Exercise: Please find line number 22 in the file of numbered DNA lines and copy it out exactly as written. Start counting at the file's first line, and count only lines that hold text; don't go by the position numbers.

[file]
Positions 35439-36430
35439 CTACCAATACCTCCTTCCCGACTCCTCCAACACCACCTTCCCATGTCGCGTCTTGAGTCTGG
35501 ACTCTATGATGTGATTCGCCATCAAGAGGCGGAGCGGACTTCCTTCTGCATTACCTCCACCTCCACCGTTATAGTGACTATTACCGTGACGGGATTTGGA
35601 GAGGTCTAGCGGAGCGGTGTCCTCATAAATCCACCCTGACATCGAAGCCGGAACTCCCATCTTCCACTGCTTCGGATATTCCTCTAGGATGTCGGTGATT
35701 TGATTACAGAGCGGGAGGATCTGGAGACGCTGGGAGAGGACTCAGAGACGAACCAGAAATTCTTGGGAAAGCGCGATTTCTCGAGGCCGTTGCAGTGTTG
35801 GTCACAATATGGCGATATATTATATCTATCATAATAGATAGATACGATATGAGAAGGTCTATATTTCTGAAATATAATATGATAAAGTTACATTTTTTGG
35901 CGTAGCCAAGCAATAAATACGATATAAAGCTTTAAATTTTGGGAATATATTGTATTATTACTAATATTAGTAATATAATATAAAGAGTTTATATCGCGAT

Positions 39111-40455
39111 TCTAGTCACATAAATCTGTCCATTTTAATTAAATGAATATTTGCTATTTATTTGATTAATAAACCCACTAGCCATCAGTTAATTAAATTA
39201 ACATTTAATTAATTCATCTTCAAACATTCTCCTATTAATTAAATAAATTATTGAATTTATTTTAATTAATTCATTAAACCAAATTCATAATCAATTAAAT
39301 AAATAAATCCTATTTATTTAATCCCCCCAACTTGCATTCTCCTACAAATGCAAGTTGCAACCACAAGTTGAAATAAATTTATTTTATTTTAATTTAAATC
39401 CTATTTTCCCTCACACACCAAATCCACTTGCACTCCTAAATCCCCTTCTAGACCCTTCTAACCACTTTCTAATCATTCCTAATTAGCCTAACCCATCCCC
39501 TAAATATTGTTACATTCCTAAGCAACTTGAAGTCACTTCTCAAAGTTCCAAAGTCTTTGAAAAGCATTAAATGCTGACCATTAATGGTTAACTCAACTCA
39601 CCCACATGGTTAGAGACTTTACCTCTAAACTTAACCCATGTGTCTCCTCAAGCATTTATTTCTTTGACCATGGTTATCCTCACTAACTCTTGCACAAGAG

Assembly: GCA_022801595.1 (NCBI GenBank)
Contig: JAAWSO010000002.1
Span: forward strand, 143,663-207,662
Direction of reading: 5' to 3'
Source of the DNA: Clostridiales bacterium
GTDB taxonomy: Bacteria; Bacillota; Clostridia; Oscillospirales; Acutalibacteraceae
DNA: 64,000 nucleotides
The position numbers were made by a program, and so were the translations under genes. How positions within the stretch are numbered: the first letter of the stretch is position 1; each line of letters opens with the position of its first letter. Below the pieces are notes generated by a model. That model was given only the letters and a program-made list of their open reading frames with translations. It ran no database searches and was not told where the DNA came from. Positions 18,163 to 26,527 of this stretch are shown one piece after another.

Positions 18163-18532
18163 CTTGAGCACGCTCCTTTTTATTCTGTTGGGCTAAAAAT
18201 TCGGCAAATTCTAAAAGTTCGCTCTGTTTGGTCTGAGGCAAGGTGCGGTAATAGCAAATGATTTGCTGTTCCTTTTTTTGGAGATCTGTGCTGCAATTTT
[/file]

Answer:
The position numbers were made by a program, and so were the translations under genes. How positions within the stretch are numbered: the first letter of the stretch is position 1; each line of letters opens with the position of its first letter. Below the pieces are notes generated by a model. That model was given only the letters and a program-made list of their open reading frames with translations. It ran no database searches and was not told where the DNA came from. Positions 18,163 to 26,527 of this stretch are shown one piece after another.